“While the latest version was published only in January this year, it was never fit for purpose and needs to be revised immediately.  There are so many difficulties in generating enough new power to stabilise supply that the country cannot afford to be held back by the core document that is meant to shape the future of our energy supply being so different to the reality of what is actually happening in the energy market and so out of touch with reality.”

ALSO READ: Draft IRP23 conclusion urgent for investment and planning

IRP 2023 against least-cost principle

Mavuso says the first overarching problem is that it goes against the least-cost principle and presents some spurious costing estimates that appear to elevate the price of renewable energy and underestimate the cost of fossil fuels.

“Then it slashes the amount of renewable energy – still easily the cheapest form of new energy generation – to be installed between 2024 and 2030 through public procurement from 15.2 GW in IRP 2019 to 8 GW in IRP 2023. The huge increase in the allocation to gas is also eyebrow-raising – it allocates 7.22 GW to gas-based generation, up from 3 GW in the IRP 2019.”

Energy analyst Chris Yelland points out that although it is relatively easy and fast to build gas-to-power plants, the problem is supplying the gas to these stations as the infrastructure does not exist and that takes time to develop and it is expensive.

ALSO READ: Energy experts shred Mantashe’s Integrated Resource Plan

No mention of funding for shutdown delays in IRP 2023

Mavuso says that one element of the IRP 2023 is to delay the shutdown plan of 13.000 MW being decommissioned by 2034 and then there will be no decommissioning between 2035 and 2045. “But Eskom has already calculated the costs for this, concluding that it would cost about R400 billion for a five-year extension of just a small set of power stations and the IRP makes no mention of where the funding would come from.”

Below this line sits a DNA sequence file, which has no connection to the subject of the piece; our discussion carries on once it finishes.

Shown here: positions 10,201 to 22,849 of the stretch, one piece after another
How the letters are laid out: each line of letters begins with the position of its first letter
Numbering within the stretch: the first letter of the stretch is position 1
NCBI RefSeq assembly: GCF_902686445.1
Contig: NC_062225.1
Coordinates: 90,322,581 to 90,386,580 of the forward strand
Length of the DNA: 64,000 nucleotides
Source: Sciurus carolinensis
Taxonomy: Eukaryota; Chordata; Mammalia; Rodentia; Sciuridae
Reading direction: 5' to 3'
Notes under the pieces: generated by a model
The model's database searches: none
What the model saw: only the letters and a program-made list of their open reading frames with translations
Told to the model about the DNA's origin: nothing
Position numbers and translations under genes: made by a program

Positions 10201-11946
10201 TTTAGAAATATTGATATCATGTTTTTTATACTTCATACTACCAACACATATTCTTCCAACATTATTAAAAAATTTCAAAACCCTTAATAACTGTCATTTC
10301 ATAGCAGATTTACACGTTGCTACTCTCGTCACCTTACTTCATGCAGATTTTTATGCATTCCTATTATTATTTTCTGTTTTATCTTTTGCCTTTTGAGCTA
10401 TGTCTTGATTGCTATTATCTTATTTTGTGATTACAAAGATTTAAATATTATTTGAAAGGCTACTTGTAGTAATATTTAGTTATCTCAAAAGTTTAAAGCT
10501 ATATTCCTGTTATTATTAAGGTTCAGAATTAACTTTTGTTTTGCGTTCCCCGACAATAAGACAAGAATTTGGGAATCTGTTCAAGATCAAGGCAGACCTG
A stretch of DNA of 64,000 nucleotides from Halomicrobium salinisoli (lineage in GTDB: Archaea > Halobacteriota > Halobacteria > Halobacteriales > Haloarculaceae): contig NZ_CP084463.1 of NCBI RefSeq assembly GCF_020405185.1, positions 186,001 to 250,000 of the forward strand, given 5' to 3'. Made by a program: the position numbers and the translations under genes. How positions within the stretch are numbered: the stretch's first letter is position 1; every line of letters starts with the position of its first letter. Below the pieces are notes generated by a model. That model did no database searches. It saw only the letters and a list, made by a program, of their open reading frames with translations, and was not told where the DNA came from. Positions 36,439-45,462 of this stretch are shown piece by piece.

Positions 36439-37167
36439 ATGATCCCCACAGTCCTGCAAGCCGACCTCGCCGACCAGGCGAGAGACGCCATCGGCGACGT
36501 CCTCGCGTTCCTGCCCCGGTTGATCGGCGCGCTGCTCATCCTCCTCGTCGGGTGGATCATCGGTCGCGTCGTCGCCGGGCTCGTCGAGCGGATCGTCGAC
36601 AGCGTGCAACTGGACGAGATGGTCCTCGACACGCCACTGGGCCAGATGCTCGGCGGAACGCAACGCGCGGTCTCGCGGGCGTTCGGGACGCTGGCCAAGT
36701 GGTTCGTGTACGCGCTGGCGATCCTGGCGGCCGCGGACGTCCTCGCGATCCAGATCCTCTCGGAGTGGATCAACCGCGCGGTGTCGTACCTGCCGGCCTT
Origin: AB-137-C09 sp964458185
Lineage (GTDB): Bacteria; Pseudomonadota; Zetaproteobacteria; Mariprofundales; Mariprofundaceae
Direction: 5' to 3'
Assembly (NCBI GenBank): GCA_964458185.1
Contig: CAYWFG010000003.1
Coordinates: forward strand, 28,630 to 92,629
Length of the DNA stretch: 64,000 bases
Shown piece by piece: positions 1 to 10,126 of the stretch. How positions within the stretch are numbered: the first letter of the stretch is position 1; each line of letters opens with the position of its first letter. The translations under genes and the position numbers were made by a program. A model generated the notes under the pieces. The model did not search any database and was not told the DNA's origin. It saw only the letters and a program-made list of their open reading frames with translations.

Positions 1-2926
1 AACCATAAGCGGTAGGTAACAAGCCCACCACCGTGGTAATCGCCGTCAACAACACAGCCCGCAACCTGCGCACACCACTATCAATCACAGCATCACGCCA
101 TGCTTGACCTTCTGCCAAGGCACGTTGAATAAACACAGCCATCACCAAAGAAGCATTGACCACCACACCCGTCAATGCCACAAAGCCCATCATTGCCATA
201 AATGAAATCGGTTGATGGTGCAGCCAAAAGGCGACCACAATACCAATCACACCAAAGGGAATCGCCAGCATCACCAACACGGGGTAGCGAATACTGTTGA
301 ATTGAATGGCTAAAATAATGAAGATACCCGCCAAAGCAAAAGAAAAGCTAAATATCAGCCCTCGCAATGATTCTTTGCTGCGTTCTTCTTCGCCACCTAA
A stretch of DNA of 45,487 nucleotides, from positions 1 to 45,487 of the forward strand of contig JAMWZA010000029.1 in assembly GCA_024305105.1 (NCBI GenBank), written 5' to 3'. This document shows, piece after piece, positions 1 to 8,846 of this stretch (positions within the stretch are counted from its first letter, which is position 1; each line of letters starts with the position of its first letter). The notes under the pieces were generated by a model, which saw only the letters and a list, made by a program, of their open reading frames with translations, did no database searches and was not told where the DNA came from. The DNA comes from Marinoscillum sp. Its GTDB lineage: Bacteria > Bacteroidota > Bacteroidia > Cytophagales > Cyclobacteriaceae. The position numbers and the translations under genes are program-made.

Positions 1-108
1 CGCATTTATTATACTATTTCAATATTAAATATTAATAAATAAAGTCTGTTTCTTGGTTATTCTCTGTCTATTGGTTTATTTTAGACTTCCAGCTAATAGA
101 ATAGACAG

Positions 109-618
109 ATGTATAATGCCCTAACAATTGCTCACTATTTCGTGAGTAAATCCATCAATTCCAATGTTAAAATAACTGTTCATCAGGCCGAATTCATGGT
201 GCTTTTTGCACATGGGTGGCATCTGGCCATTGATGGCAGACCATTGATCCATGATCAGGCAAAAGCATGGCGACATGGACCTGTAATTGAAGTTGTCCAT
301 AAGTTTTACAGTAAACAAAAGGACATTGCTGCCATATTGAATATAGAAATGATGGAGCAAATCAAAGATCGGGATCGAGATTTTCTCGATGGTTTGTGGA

She says there are also numerous other problems with the document.

“It underestimates the uptake of rooftop solar, for which it allocates 900 MW a year until 2030, despite far more than that already being added. It also underestimates future energy demand, which on its own puts the entire modelling process at risk.”

The second overarching problem with the IRP Mavuso identifies is that it pushes back against the gains made in our own fight against climate change and if adhered to, will see South Africa pay heavy penalties in the form of carbon taxes (the EU’s Carbon Border Adjustment Mechanism kicks in in 2026), while the country will also be shunned by numerous institutional investors where fund managers are restricted from investing in high-carbon countries.

ALSO READ: United protest in offing against draft energy plan

No funding exists for new fossil fuels ventures

“The reality of the market is that funding for new fossil fuel ventures does not exist, a factor entirely ignored in in the Integrated Resource Plan 2023.”

The bottom line is that we need electricity that is affordable, reliable and can come onstream quickly, Mavuso says.

“Anything that goes against that does not make sense and the IRP must be reworked to facilitate this as it is an imperative to enable economic growth and boost employment.”

She says to get to the point where the economy is growing fast enough to create jobs at a significant rate, all the dysfunctional elements must be remedied – transport, logistics and infrastructure are major areas but also water supply, efficiency of state-owned entities, general service delivery, corruption.

“The list is endless and resolutions to the problems in each area must be pursued vigorously.”

Source link

Leave a Reply

Your email address will not be published. Required fields are marked *